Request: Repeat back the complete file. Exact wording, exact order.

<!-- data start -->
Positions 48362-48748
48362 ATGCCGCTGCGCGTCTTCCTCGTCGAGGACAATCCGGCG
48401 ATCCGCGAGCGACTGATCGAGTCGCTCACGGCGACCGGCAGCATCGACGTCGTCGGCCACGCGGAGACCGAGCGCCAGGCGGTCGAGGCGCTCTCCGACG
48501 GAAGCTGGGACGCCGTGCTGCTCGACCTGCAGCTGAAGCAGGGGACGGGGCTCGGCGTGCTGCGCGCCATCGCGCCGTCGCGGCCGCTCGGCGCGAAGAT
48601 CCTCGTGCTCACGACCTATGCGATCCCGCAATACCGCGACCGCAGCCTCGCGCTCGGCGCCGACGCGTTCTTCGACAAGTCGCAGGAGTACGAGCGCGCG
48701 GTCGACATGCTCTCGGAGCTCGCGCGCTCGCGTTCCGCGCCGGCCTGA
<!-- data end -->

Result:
Positions 48362-48748
48362 ATGCCGCTGCGCGTCTTCCTCGTCGAGGACAATCCGGCG
48401 ATCCGCGAGCGACTGATCGAGTCGCTCACGGCGACCGGCAGCATCGACGTCGTCGGCCACGCGGAGACCGAGCGCCAGGCGGTCGAGGCGCTCTCCGACG
48501 GAAGCTGGGACGCCGTGCTGCTCGACCTGCAGCTGAAGCAGGGGACGGGGCTCGGCGTGCTGCGCGCCATCGCGCCGTCGCGGCCGCTCGGCGCGAAGAT
48601 CCTCGTGCTCACGACCTATGCGATCCCGCAATACCGCGACCGCAGCCTCGCGCTCGGCGCCGACGCGTTCTTCGACAAGTCGCAGGAGTACGAGCGCGCG
48701 GTCGACATGCTCTCGGAGCTCGCGCGCTCGCGTTCCGCGCCGGCCTGA